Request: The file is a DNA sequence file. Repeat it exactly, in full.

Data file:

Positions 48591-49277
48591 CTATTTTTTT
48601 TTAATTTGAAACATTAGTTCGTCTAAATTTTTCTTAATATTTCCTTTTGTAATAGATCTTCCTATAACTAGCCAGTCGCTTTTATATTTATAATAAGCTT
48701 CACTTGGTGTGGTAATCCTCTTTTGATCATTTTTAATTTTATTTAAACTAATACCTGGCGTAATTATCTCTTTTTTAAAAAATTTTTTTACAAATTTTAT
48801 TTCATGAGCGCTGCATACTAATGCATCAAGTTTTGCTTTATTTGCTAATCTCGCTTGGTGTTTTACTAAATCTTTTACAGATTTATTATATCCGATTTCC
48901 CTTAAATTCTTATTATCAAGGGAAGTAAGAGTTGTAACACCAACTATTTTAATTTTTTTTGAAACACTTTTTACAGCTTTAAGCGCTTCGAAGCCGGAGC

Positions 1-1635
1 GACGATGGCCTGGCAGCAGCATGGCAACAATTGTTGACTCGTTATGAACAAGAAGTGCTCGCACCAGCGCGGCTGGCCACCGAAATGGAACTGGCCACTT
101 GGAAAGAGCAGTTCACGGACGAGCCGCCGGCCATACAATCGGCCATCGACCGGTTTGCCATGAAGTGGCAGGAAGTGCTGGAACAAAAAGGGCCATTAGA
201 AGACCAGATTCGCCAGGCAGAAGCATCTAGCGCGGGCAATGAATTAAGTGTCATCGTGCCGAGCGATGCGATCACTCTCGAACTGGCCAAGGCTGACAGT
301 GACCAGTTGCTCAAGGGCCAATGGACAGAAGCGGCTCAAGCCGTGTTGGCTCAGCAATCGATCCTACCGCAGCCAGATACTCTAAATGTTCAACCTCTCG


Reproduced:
Positions 48591-49277
48591 CTATTTTTTT
48601 TTAATTTGAAACATTAGTTCGTCTAAATTTTTCTTAATATTTCCTTTTGTAATAGATCTTCCTATAACTAGCCAGTCGCTTTTATATTTATAATAAGCTT
48701 CACTTGGTGTGGTAATCCTCTTTTGATCATTTTTAATTTTATTTAAACTAATACCTGGCGTAATTATCTCTTTTTTAAAAAATTTTTTTACAAATTTTAT
48801 TTCATGAGCGCTGCATACTAATGCATCAAGTTTTGCTTTATTTGCTAATCTCGCTTGGTGTTTTACTAAATCTTTTACAGATTTATTATATCCGATTTCC
48901 CTTAAATTCTTATTATCAAGGGAAGTAAGAGTTGTAACACCAACTATTTTAATTTTTTTTGAAACACTTTTTACAGCTTTAAGCGCTTCGAAGCCGGAGC

Positions 1-1635
1 GACGATGGCCTGGCAGCAGCATGGCAACAATTGTTGACTCGTTATGAACAAGAAGTGCTCGCACCAGCGCGGCTGGCCACCGAAATGGAACTGGCCACTT
101 GGAAAGAGCAGTTCACGGACGAGCCGCCGGCCATACAATCGGCCATCGACCGGTTTGCCATGAAGTGGCAGGAAGTGCTGGAACAAAAAGGGCCATTAGA
201 AGACCAGATTCGCCAGGCAGAAGCATCTAGCGCGGGCAATGAATTAAGTGTCATCGTGCCGAGCGATGCGATCACTCTCGAACTGGCCAAGGCTGACAGT
301 GACCAGTTGCTCAAGGGCCAATGGACAGAAGCGGCTCAAGCCGTGTTGGCTCAGCAATCGATCCTACCGCAGCCAGATACTCTAAATGTTCAACCTCTCG